Real world scenarios broaden perspective for Mount Mercy students

For one hour students at Mount Mercy struggled to pay rent, put food on their tables, and maintain stable employment. The experience was part of a poverty simulation held on campus Sunday, January 22, which gave students a taste of real-life situations that are becoming all too familiar in today's society.

Students were assigned fictional roles with new families in a variety of scenarios. Students role-played situations ranging from elderly grandparents taking care of their grandchildren, to a single father, abandoned by his wife and taking care of three young children. The simulation covered 4 weeks of life within the time span of an hour, with one week equaling 15 minutes of "real world" time.

Parents were responsible for getting their children to school on time, finding or maintaining employment, paying bills, feeding their families, and making sure "children" had adult supervision at all times. Mount Mercy faculty, staff and alumni, as well as community volunteers, participated in the exercise and represented various agencies and organizations, including law enforcement, community action agencies, utilities companies and general employer.

Poverty simulation eviction"I hope students leave with a greater understanding of the challenges associated with poverty, and that it's not just a lack of funding – it's so much more –and it's only as a community that we can support one another," said Coordinator of Leadership Programs Mindy Chrisman, who orchestrated the event for social work majors and juniors in Mount Mercy's STEPS leadership program.

Executive Director for Mercy Mission and Identity Sister Shari Sutherland played the role of a staff member in a community action agency. Her character helped students with education, utilities, transportation, and emergency situations.

"The students were able to find out how complicated life can get very easily, and once you get into something that doesn't work right, it just snowballs," Sr. Shari said.

As a social work major, senior Angel Loutsch felt participating in the exercise helped prepare her for a career in the field.

"It's something [poverty] you see all the time, but it's different experiencing even just a little of it," Loutsch said.

Just like in real life, students were thrown curve balls. The scenario included a broken a water main at the school, forcing parents to pick their children up or find daycare before they could resume their daily responsibilities. Other challenges included stolen cars, lost jobs, and for one family, eviction. Many times students had to choose between paying for food or paying their medical prescriptions.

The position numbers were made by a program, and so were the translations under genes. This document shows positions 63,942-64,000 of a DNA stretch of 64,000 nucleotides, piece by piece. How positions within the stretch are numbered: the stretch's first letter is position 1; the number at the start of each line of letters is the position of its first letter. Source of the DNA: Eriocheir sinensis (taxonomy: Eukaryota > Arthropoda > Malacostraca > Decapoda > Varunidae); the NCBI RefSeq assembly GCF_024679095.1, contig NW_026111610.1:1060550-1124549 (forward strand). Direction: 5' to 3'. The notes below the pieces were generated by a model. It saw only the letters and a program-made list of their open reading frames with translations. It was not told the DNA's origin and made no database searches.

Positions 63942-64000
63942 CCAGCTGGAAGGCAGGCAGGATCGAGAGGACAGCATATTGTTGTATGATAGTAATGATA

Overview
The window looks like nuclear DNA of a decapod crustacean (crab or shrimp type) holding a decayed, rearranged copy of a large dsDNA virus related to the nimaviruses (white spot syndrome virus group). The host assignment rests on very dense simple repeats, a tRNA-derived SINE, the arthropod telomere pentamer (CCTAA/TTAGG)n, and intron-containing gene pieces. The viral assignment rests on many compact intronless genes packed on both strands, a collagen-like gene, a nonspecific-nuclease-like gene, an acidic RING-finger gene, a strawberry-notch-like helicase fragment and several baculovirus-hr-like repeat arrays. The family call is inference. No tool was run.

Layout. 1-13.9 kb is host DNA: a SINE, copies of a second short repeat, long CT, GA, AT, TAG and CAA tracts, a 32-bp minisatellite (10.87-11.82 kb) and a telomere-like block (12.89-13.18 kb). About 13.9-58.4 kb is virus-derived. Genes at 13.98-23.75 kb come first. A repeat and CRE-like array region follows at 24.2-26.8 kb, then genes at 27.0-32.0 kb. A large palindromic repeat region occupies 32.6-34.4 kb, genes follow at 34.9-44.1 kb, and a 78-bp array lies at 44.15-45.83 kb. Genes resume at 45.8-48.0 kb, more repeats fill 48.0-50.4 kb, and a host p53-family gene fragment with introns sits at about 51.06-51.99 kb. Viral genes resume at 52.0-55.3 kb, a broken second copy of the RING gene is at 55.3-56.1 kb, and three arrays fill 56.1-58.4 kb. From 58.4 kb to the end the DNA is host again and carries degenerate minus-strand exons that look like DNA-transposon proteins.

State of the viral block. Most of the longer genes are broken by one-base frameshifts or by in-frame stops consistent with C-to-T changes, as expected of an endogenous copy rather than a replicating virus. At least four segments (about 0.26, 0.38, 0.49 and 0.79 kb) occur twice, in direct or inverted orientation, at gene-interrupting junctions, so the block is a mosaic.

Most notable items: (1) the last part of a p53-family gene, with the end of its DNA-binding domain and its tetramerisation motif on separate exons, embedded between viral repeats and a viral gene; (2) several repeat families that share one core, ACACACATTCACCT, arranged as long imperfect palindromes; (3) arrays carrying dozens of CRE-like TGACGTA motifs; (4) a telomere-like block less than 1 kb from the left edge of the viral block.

"It really makes you think of all the things people go through on a daily basis," junior social work major Kyann Pillard said.

Kaitlin Gudenkauf, a junior elementary education major assigned to play a three-year-old in a single-parent household, experienced abandonment and her family's eviction from their home, and felt helpless as she watched her family struggle to make ends meet.

"Being in college and studying elementary education, I can really connect with those people who experience this in real life, and it's just a whole new level for me. I learned from this as an individual and as a future professional," Gudenkauf said.

Students who participated in the poverty simulation included:

  • Bryce Althoff, a junior outdoor conversation major
  • Jon Berger, a junior graphic design major
  • Casey Cram, a junior history major
  • Shannon Dirks, a junior nursing major
  • Casey Gaul, a junior nursing major
  • Kaitlin Gudenkauf, a junior elementary education major
  • Kyann Pillard, a junior social work major
  • Stephanie Russell, a junior English major
  • Adrianna Vargas, a junior math education major
  • Ben Wood, a junior communication major
  • Angel Loutsch, a senior social work major

To see more photos of the Poverty Simulation, visit Mount Mercy's Facebook page at www.facebook.com/mountmercyuniversity.

View video footage of the experience by clicking here.

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